Interior door making #4: First paint

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Today I caught a break. My wife had to go to the doctor so she was home to take care of the baby when I got home. That gave me a much needed extra hour which enabled me to stay on schedule.

I cut the hinge mortises and latchset holes on the door and the hinge mortises on the frame. Then I did a couple of last minute touch ups before starting to paint. I used Ready Patch tonight for a couple of dents I made while trimming the door last night.

One thing about this project is the size and weight. I had to move it several times including flipping it and rotating it. My shop is tiny and even the ceiling is only 7’ high. The neighbors must have thought I was crazy bringing the door outside and twirling it around several times including over my head. That probably looked a little funny.

Anyway, I set up for painting. The door sat on saw horses and the frame and stops on my table saw covered with paper. I primed everything with BIN primer, then caulked the panels. I primed all 6 sides of everything. Then I rolled on 2 coats of semi gloss white. I picked a finish side for the frame and stops. They are now done with 2 coats. I could only do one side on the door. Tomorrow I’ll do the other side. Not many pictures. What’s to see anyway with rolling on paint?

Here is the door primed.

Here is the painted everything right before I turned off the lights.

I was worried I would not finish by tomorrow but now I’m back on schedule for Saturday install. 2 more coats on the other side of the door tomorrow. Sunday will hopefully be very busy making 3 more at once.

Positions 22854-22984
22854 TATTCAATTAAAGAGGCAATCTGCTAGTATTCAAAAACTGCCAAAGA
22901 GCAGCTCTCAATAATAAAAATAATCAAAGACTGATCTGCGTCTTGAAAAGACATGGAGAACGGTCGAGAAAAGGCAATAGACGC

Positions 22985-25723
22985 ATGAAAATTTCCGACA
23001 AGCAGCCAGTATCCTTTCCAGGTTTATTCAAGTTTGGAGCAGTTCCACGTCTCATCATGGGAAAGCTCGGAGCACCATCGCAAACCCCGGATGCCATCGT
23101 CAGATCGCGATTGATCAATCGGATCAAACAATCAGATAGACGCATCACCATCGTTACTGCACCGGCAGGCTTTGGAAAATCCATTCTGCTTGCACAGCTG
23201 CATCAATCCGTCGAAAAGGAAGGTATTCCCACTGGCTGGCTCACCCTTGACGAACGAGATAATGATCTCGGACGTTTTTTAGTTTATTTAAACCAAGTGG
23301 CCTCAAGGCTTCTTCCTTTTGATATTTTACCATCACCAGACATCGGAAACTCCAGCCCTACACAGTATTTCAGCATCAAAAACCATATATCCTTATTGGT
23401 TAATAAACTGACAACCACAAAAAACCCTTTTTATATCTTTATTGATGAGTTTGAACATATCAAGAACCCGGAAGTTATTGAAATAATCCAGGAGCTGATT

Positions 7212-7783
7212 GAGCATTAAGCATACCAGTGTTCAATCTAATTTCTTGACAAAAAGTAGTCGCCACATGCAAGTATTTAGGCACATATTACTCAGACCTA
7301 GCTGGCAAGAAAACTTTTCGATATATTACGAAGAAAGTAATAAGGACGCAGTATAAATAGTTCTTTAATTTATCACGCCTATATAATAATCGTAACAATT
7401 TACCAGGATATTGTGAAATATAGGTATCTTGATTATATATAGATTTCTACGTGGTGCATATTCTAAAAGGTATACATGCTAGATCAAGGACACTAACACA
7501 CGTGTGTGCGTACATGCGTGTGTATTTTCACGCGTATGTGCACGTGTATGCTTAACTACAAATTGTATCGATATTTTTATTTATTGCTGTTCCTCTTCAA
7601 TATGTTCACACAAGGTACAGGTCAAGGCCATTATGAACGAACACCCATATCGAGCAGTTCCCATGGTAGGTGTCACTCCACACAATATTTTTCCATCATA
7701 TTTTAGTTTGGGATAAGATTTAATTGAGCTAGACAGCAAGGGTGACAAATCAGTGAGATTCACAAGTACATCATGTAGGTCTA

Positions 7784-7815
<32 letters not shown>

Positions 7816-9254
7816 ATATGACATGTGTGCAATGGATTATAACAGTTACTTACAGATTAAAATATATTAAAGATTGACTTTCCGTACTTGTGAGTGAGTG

-- Losing fingers since 1969

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Thanks Brian.

At first I used the hairy one then I tried the foam.
I still have a bunch of those in the shop.
I will take pictures some pictures tomorrow of some sliding under the stairs drawer I painted with latex.

-- Abbas, Castro Valley, CA

BIN is shellac based sealer/primer. 123 is a good latex primer. Both by zinsser. Jeez you’d think im getting paid to talk about them. LOL but never went wrong with them.

Here is the difference between BIN and 123:

That’s a close up on a bit of door casing I made using common pine. I must have been in a rush (or drinking) because I primed with 123 (I have a 5 gal bucket leftover from painting my house). Anyway, that’s a knot. That’s the difference. Shellac based BIN seals knots completely and there is no staining. This was not sealed with BIN. The stain showed up after maybe 6 months.

Were you using a foam roller when you got the dots? All rollers leave behind a texture. Better paint helps to settle that down. I never liked the foam ones. They don’t hold as much paint and they tend to build up a bead of paint at the ends, then you end up with streaks. And worse yet, they’re no cheaper when they should be 1/3 the price. I usually buy the home depot brand of 4" roller. They are surprisingly good.

-- Losing fingers since 1969

Thanks Brian. I appreciate the tips.

always used a primer. I used Bin 123 primer on one project then I also tried shellac (sanding sealer) on the second.